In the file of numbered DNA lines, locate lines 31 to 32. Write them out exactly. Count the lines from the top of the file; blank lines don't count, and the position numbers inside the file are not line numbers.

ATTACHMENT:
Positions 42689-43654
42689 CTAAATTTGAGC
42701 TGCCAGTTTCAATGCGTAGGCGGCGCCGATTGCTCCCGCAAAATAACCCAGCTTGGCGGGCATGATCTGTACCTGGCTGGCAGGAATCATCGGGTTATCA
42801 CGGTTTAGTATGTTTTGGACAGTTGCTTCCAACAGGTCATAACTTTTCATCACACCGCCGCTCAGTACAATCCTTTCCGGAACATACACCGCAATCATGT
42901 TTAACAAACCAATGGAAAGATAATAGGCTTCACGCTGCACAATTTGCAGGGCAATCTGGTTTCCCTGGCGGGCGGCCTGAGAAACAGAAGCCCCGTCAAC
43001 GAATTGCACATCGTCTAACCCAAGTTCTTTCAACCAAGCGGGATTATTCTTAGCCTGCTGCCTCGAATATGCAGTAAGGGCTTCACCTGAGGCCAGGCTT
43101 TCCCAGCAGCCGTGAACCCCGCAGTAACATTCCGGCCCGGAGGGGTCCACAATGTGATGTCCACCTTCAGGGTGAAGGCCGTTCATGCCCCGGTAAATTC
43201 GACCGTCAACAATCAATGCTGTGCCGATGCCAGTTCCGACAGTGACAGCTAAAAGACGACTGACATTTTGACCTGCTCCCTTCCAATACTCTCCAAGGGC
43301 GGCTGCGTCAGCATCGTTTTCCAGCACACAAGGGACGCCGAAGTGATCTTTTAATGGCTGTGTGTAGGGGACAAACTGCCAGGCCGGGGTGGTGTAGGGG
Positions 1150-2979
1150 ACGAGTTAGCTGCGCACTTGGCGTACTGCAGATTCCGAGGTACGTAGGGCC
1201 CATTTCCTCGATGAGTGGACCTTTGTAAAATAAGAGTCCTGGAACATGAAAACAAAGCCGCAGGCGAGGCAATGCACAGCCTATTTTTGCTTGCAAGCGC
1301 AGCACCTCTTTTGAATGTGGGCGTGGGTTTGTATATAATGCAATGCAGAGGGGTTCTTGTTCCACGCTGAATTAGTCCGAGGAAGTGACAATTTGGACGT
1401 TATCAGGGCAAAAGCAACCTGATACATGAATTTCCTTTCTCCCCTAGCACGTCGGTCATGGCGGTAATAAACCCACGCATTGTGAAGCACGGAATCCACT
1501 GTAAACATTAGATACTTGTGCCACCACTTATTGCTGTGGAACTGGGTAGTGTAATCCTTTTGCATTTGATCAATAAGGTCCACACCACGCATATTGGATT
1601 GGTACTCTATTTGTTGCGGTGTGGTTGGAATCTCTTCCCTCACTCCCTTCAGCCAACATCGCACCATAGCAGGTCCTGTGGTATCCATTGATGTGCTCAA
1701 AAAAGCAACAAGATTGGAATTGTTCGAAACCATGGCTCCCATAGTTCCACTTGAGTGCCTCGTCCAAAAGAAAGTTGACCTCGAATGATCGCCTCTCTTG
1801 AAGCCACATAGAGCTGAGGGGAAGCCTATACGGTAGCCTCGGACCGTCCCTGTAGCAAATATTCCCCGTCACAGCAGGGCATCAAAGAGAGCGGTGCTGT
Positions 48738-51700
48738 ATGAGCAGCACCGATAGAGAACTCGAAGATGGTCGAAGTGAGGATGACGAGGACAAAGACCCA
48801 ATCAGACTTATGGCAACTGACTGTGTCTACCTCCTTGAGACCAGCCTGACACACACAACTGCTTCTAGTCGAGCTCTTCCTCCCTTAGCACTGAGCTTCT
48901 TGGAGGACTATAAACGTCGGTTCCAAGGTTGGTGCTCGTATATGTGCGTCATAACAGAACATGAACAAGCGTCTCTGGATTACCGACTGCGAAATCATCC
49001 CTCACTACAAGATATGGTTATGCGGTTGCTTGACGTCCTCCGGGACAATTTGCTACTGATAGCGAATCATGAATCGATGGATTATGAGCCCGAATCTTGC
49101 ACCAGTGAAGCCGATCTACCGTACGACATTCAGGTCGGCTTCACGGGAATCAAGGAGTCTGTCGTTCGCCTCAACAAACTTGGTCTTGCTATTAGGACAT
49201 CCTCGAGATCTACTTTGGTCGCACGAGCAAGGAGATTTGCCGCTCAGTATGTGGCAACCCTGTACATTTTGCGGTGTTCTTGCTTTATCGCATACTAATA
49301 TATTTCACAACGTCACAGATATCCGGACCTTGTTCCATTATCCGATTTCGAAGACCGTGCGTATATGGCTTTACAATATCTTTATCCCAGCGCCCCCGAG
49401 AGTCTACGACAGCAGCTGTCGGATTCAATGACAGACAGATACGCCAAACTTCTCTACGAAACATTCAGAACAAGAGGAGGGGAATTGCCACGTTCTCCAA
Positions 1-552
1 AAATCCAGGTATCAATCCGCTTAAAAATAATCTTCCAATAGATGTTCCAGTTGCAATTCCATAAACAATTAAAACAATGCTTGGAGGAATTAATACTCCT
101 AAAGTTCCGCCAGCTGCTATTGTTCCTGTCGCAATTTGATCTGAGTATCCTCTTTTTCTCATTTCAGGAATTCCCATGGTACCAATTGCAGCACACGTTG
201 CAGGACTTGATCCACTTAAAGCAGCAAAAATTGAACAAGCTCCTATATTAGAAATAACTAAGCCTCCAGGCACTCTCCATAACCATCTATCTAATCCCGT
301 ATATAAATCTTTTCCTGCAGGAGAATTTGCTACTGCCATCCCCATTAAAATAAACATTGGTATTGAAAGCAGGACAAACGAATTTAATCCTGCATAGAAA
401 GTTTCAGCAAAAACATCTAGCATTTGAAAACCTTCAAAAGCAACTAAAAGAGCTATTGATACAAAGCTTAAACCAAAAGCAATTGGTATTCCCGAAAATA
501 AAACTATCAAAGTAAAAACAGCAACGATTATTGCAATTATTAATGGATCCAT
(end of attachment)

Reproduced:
201 CAGGACTTGATCCACTTAAAGCAGCAAAAATTGAACAAGCTCCTATATTAGAAATAACTAAGCCTCCAGGCACTCTCCATAACCATCTATCTAATCCCGT
301 ATATAAATCTTTTCCTGCAGGAGAATTTGCTACTGCCATCCCCATTAAAATAAACATTGGTATTGAAAGCAGGACAAACGAATTTAATCCTGCATAGAAA